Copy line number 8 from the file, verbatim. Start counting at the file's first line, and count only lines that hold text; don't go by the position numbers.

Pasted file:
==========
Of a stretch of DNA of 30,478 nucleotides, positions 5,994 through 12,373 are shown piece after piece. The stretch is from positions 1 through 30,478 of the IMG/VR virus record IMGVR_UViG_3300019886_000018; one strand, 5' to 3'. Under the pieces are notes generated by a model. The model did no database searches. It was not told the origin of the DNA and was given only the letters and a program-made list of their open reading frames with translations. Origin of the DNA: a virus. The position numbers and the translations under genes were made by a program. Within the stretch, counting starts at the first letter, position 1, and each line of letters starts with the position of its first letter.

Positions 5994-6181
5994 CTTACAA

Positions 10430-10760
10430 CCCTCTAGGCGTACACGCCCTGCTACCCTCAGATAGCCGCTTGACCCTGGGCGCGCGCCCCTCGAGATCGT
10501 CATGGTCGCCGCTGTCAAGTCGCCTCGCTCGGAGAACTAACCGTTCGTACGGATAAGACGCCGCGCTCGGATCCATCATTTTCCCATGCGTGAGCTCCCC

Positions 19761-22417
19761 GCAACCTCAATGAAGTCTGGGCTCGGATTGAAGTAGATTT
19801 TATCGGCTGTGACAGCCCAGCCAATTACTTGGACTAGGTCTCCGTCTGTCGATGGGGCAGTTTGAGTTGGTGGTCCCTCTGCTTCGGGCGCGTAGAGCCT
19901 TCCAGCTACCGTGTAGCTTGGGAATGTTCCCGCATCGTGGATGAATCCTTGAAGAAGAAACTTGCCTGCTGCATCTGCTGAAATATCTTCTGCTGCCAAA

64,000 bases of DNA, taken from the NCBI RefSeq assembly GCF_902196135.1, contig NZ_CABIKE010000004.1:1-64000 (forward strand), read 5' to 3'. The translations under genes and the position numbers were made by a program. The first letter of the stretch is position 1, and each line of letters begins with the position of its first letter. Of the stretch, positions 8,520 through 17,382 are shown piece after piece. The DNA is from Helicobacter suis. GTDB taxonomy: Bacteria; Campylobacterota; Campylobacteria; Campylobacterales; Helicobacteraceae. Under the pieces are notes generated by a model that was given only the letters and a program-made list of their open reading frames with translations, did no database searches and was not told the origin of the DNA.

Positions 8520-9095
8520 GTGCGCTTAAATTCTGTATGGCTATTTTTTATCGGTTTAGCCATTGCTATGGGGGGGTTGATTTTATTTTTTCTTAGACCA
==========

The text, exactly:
19761 GCAACCTCAATGAAGTCTGGGCTCGGATTGAAGTAGATTT